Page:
Israeli Prime Minister Benjamin Netanyahu and then-Defense Minister Ehud Barak both wanted to bomb Iran’s nuclear facilities in 2010 and 2011, but other Israeli leaders blocked the move, Barak said.
The retired Labor politician, who was prime minister from 1999 to 2001, revealed the formerly classified information in recordings that aired on Israel’s Channel 2 Friday night, the Times of Israel reported.
Barak attempted to prevent the broadcast of the recordings, which are apparently related to a forthcoming biography of him, but Israel’s military censors approved their release.
In the recordings, Barak said he and Netanyahu wanted to order an Israel Air Force attack on Iran’s nuclear facilities, but Chief of Staff Gabi Ashkenazi stopped them in 2010, saying the Israel Defense Forces was not prepared. Later, Barak said, Moshe Yaalon, now the defense minister, and Yuval Steinitz, then finance minister and now the minister of energy, objected.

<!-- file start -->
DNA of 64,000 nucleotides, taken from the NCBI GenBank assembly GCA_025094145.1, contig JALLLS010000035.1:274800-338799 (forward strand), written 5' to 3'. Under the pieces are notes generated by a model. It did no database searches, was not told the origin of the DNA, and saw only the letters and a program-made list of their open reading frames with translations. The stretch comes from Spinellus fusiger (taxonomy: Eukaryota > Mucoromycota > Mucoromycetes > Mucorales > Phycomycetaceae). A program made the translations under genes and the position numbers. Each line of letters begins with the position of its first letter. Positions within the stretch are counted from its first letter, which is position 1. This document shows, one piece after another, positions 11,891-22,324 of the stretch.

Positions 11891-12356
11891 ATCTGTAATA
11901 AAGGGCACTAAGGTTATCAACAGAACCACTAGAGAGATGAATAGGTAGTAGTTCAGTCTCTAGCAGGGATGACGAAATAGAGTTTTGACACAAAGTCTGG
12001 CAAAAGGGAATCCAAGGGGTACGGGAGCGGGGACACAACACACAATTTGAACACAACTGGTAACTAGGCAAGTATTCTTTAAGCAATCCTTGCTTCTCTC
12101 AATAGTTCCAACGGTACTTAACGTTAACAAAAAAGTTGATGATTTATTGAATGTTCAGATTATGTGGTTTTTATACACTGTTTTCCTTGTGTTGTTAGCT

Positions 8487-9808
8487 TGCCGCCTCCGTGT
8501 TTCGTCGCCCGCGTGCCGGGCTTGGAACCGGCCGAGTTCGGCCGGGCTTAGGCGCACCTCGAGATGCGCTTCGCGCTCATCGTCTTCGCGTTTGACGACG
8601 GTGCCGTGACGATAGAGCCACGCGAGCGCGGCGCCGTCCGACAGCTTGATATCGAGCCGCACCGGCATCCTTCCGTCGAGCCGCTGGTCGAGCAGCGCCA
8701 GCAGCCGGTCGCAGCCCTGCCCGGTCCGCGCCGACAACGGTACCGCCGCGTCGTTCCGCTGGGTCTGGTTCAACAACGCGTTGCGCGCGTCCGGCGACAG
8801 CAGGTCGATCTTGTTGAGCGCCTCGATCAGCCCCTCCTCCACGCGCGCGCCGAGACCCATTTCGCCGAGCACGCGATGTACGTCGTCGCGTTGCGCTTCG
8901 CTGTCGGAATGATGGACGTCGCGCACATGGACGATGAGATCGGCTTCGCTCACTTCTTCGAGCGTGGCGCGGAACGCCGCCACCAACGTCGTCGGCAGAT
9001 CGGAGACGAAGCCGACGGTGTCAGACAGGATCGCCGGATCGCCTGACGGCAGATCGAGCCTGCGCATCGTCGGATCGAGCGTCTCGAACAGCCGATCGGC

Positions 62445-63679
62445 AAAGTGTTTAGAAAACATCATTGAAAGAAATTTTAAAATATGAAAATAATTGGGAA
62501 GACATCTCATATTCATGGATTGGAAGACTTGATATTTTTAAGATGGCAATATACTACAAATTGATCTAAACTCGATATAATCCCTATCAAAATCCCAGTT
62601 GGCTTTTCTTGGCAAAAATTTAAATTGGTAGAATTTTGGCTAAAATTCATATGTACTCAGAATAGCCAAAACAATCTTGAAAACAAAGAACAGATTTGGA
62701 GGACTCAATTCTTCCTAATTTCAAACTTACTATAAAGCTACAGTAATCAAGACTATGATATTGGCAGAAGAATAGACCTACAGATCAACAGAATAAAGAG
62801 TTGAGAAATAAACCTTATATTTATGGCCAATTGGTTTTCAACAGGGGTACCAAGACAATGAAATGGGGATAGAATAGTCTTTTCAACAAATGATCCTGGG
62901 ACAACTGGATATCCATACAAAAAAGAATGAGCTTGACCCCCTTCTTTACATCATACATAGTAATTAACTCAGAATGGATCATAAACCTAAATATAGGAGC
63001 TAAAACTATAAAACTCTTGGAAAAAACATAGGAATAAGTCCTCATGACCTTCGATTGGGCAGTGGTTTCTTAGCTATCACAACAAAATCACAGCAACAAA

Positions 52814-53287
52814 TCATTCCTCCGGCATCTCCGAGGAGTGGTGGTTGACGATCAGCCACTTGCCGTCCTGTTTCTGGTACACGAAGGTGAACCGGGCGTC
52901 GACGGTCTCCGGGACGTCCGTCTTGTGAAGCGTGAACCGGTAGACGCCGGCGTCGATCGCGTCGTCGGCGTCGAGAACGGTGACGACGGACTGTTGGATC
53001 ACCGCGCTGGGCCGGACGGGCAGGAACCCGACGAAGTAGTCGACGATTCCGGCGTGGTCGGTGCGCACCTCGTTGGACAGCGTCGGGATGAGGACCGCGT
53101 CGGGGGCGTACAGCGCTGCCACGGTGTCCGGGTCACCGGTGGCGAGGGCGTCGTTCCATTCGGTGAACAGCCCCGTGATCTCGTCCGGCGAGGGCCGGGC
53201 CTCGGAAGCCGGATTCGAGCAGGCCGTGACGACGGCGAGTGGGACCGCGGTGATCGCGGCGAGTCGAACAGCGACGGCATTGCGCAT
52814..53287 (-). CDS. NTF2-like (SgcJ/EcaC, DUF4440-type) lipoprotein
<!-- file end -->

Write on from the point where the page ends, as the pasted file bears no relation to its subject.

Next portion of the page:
Barak and Netanyahu both hoped to strike before Iran’s nuclear facilities were more heavily protected and before they had developed far enough that an attack would be ineffective over the long term, Barak said in the recordings.
In 2011, when Barak and Netanyahu again sought a strike, the heads of Mossad, Shin Bet and Military Intelligence opposed the move, as did Yaalon and Steinitz, Barak said.
Also in the recordings, Barak criticized Yaalon and Steinitz for using hawkish rhetoric on Iran given that they previously prevented military strikes against the Islamic Republic.
Both Steinitz and Ya’alon declined to comment on the recordings, according to the Times of Israel.